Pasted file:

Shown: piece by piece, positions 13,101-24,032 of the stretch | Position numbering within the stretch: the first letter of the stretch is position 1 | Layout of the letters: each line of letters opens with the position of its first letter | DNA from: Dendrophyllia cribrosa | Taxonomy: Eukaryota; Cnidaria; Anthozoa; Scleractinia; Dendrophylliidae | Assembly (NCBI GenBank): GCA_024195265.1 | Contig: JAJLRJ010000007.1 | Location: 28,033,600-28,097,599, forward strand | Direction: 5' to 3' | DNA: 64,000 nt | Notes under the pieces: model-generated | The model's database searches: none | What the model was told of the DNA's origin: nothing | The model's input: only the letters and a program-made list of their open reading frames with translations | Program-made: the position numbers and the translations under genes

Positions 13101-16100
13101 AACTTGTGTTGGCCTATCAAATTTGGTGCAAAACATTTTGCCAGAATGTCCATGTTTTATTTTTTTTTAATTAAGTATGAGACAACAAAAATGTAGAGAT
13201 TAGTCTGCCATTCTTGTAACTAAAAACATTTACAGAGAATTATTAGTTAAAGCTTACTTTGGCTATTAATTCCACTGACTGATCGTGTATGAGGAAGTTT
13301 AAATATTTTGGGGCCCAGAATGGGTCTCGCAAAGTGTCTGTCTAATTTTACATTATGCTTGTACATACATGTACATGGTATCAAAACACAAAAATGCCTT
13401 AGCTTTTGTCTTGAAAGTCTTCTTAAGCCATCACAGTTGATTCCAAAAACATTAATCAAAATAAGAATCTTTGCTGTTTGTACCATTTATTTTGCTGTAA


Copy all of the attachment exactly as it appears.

Shown: piece by piece, positions 13,101-24,032 of the stretch | Position numbering within the stretch: the first letter of the stretch is position 1 | Layout of the letters: each line of letters opens with the position of its first letter | DNA from: Dendrophyllia cribrosa | Taxonomy: Eukaryota; Cnidaria; Anthozoa; Scleractinia; Dendrophylliidae | Assembly (NCBI GenBank): GCA_024195265.1 | Contig: JAJLRJ010000007.1 | Location: 28,033,600-28,097,599, forward strand | Direction: 5' to 3' | DNA: 64,000 nt | Notes under the pieces: model-generated | The model's database searches: none | What the model was told of the DNA's origin: nothing | The model's input: only the letters and a program-made list of their open reading frames with translations | Program-made: the position numbers and the translations under genes

Positions 13101-16100
13101 AACTTGTGTTGGCCTATCAAATTTGGTGCAAAACATTTTGCCAGAATGTCCATGTTTTATTTTTTTTTAATTAAGTATGAGACAACAAAAATGTAGAGAT
13201 TAGTCTGCCATTCTTGTAACTAAAAACATTTACAGAGAATTATTAGTTAAAGCTTACTTTGGCTATTAATTCCACTGACTGATCGTGTATGAGGAAGTTT
13301 AAATATTTTGGGGCCCAGAATGGGTCTCGCAAAGTGTCTGTCTAATTTTACATTATGCTTGTACATACATGTACATGGTATCAAAACACAAAAATGCCTT
13401 AGCTTTTGTCTTGAAAGTCTTCTTAAGCCATCACAGTTGATTCCAAAAACATTAATCAAAATAAGAATCTTTGCTGTTTGTACCATTTATTTTGCTGTAA